The connections between ACE2 expression and biological processes relating to immunity and viral activity, and be-tween programs in the cells of patients with DKD and COVID-19, could not have been made without HumanBase, says Theesfeld. “You have a list of thousands of genes — you can’t make sense of that. You need the sophisticated connection-drawing power of networks and machine learning to find the common threads,” she says. Further research is needed to determine definitively if the activation of viral infection pathways in DKD is responsible for the increased susceptibility of patients to COVID-19, and if COVID-19 infection in patients with DKD results in cumulative kidney damage.
The study also showed that common medications for hypertension and DKD do not increase the levels of ACE2, despite initial concerns, and thus patients could continue safely taking these medications. “This was a critical piece of knowledge we could share quickly with our global kidney doctor community, and we could add a mechanistic explanation for why,” says Kretzler.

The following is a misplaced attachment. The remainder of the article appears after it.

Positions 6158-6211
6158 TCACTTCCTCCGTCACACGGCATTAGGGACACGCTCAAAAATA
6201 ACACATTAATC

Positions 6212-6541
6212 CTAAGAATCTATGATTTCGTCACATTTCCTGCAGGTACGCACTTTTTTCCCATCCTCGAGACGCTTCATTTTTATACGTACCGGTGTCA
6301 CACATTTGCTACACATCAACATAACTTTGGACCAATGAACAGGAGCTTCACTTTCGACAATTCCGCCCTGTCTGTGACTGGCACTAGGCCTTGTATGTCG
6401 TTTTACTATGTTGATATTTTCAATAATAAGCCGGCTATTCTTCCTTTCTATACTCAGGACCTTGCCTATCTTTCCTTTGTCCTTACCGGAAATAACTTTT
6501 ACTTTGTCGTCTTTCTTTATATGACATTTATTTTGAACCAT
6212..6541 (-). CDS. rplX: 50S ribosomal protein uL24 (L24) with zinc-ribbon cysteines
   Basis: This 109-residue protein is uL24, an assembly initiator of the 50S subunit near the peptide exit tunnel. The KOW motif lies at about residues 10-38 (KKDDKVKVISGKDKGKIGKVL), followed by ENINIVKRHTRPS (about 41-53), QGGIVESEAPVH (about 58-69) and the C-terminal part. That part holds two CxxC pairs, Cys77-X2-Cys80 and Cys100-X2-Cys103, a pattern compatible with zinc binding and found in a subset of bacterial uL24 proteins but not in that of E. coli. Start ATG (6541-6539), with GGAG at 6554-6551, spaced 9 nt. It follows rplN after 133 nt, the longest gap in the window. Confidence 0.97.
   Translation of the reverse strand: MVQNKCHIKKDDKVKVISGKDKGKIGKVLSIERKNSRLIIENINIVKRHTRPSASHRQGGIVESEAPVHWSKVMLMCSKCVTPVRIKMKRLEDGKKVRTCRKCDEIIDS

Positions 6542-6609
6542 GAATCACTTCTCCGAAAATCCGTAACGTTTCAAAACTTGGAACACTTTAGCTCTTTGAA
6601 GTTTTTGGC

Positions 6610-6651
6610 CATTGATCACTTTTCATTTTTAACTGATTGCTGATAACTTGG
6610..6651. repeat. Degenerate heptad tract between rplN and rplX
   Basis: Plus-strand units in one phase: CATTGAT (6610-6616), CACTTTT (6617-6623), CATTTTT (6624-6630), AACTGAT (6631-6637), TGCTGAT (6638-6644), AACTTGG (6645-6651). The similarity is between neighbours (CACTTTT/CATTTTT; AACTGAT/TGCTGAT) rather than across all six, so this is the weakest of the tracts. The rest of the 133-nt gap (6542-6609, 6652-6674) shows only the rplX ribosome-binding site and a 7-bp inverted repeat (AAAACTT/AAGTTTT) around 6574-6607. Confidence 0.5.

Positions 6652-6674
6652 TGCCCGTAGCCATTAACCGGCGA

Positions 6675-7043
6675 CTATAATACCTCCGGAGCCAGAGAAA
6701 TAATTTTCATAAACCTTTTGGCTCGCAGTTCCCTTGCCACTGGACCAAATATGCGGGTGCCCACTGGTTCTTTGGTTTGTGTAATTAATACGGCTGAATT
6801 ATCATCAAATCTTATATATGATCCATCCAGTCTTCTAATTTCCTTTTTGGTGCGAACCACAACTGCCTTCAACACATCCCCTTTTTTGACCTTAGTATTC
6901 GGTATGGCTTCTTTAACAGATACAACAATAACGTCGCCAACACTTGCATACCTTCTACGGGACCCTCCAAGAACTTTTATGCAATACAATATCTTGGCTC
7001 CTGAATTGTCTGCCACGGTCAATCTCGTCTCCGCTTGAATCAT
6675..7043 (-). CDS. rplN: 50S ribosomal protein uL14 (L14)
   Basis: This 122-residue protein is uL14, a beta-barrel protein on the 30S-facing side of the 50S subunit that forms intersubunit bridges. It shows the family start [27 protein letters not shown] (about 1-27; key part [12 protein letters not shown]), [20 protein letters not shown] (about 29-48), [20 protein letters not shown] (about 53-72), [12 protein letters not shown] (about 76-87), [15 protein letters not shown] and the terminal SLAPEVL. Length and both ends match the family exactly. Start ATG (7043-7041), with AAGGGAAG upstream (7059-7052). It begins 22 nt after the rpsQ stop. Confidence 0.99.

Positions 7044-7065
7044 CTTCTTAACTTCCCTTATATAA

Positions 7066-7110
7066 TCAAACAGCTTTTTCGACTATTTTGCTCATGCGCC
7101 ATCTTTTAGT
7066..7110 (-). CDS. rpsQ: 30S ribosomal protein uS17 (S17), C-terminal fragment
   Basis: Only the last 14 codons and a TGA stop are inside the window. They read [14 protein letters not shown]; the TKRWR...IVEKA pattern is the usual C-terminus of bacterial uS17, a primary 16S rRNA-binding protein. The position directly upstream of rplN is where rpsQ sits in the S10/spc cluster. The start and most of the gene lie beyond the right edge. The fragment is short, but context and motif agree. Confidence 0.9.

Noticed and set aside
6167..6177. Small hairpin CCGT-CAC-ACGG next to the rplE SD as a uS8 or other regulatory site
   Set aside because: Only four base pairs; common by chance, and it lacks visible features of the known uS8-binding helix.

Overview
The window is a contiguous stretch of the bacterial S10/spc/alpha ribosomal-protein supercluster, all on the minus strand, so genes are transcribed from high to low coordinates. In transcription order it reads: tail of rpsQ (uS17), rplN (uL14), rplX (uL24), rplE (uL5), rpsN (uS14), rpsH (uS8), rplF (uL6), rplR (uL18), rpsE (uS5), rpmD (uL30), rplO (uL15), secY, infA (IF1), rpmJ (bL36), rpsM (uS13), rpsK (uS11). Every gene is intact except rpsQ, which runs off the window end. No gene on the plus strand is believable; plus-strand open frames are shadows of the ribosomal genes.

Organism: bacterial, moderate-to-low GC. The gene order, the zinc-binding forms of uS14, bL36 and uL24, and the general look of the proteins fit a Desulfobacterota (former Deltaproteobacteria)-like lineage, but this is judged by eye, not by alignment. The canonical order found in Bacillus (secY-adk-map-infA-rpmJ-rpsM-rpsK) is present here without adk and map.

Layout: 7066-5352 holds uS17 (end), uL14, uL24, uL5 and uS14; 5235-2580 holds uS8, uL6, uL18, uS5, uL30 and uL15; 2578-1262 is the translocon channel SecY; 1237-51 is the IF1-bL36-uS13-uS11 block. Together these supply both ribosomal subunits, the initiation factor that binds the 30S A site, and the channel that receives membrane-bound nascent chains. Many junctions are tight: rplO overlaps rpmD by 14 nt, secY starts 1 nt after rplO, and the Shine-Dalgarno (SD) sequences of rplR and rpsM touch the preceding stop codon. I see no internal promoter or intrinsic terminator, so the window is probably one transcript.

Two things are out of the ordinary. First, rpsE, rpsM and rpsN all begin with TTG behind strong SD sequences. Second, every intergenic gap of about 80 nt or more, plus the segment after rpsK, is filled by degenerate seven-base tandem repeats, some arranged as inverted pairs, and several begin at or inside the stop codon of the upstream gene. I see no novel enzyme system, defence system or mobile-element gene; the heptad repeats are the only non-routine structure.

Importantly, the functional modules uncovered by HumanBase are a starting point for exploring new therapeutic avenues to treat COVID-19. Scientists will examine how kidney tissue grown in a lab responds to drugs that target genes and processes that HumanBase shows are activated in cells expressing ACE2. The processes identified by HumanBase suggest roles for particular structures of the cell, such as the ribosomes and cell membrane, during SARS-CoV-2 infection. Theesfeld describes two recent studies in which scientists showed experimentally how SARS-CoV-2 infection upsets the functioning of these very structures, the ribosomes and cell membranes, in kidney cells. “We see different omics [high-throughput molecular analysis] approaches that validate our predictions,” she says. “A next step would be to look for drug targets in those pathways.”